Democrat Mary Peltola rose slightly in Friday’s updated ballot count in Alaska’s special U.S. House primary. She’s at 9.4%, anchored into fourth place and a spot on the special general ballot in August.
The Associated Press has now called the race for all four of the top finishers — Republicans Sarah Palin and Nick Begich III, nonpartisan Al Gross and Peltola.
“I’m very happy. I’m very, very grateful,” Peltola said. “And every time there’s a ballot count I’m just happier and happier.”
She felt COVID-19 symptoms come on just as the first election results dropped on Saturday night. She said she has now recovered from a mild case and is masking for five days, as recommended by health authorities.
The candidate standings changed slightly with 20,000 more mailed ballots counted Friday. Most of them arrived on or after the Saturday’s postmark deadline.
Republican Sarah Palin retains a major lead but has dipped just below 28%. That’s down about two points from Saturday.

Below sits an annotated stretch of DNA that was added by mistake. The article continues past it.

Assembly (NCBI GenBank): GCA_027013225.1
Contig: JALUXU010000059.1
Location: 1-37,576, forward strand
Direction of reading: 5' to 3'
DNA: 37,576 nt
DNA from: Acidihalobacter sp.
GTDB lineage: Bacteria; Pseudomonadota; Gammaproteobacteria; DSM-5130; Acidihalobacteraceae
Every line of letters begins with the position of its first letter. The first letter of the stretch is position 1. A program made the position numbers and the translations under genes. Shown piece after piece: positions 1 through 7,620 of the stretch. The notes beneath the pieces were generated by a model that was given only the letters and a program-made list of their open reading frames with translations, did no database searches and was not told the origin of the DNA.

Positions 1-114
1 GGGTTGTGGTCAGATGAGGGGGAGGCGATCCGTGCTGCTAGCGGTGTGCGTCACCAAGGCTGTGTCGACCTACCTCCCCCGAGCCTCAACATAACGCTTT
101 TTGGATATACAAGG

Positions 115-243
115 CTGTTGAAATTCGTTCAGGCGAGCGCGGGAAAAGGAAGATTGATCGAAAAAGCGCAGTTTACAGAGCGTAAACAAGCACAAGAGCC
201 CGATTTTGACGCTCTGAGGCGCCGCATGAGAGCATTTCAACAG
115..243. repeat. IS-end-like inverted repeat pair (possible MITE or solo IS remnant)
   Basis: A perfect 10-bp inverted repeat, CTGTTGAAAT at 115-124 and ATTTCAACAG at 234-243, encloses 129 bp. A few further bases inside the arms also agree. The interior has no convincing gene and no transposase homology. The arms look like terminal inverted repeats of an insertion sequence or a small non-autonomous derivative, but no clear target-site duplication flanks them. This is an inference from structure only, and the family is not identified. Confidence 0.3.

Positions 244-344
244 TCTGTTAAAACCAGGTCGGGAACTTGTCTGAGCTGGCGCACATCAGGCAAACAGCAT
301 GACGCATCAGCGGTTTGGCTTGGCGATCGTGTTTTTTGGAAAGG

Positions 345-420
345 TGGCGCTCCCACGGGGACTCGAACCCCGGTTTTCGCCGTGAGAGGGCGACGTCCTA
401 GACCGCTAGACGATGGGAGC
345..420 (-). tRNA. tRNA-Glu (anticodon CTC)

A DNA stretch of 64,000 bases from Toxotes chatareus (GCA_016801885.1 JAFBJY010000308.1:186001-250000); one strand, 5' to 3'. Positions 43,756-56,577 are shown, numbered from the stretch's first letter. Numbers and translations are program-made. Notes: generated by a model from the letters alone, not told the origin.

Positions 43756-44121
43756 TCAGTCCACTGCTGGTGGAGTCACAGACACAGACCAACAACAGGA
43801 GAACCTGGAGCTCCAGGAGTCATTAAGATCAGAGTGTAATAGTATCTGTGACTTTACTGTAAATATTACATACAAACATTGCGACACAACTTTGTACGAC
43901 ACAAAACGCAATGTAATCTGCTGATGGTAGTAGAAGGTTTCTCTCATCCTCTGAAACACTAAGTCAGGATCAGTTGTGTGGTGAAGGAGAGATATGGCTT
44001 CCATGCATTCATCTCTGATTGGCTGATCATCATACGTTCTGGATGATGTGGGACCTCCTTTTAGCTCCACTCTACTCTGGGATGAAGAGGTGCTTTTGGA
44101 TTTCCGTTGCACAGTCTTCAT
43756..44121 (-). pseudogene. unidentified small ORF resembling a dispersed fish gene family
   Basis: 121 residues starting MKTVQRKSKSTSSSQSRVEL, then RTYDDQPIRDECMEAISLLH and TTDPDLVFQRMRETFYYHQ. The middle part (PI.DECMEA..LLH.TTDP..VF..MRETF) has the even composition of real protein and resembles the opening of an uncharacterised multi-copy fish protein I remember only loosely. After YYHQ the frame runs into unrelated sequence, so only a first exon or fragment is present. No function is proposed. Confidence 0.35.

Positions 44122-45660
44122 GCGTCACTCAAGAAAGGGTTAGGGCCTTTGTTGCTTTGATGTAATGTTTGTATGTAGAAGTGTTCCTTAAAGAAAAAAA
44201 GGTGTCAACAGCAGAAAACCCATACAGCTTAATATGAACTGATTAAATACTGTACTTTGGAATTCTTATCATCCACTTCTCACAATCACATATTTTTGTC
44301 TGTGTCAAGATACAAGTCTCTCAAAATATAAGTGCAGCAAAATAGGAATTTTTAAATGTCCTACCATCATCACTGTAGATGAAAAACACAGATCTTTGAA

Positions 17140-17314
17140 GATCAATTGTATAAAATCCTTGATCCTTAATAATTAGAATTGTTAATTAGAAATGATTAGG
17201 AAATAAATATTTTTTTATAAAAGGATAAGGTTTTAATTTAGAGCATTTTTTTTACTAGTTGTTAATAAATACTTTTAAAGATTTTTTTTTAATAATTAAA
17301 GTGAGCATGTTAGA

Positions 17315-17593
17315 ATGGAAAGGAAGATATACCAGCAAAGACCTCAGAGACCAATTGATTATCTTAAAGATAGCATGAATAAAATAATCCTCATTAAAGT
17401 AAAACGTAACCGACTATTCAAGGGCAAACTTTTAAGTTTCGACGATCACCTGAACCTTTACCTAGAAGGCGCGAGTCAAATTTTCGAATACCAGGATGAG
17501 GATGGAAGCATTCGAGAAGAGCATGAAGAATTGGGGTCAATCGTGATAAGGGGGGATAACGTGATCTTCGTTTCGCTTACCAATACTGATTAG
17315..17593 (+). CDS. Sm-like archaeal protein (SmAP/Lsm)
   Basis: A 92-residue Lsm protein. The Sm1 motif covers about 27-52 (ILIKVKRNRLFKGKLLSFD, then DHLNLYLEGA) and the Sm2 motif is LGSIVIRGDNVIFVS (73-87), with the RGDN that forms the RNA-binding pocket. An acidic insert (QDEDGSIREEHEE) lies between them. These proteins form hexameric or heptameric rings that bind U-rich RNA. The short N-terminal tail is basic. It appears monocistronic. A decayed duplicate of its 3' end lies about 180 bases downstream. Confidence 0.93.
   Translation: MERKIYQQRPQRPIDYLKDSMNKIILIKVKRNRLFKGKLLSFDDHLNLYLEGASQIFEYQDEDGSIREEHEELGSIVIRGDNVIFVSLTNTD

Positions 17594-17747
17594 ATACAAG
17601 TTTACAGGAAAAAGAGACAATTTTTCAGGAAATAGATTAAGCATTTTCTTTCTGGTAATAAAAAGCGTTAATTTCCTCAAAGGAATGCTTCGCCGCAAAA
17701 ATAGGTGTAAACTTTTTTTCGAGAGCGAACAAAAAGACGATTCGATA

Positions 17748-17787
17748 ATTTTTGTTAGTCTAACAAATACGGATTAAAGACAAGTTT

The ballots have been counted roughly in chronological order of when the state receives them, so pollster Ivan Moore says it’s not surprising that Palin has ticked down a little.
“Her kind of ardent supporters are going to get the ballot in the mail straightaway,” he said. “As soon as they receive it, they’ll send it back.”
Moore said Democrats and progressives did the opposite and held onto their ballots for weeks.
“Because they were all wringing their hands, wondering who to vote for. You know, agonizing over the choice between Peltola or Constant or whoever else — Santa Claus even, or Al Gross,” Moore said. “They were all leaving it to the end.”
Begich remains at 19% and Gross has nearly 13% of the vote.
The Division of Elections is continuing to receive and count mailed ballots through Tuesday.
The Associated Press estimates that more than 90% of the ballots are counted already.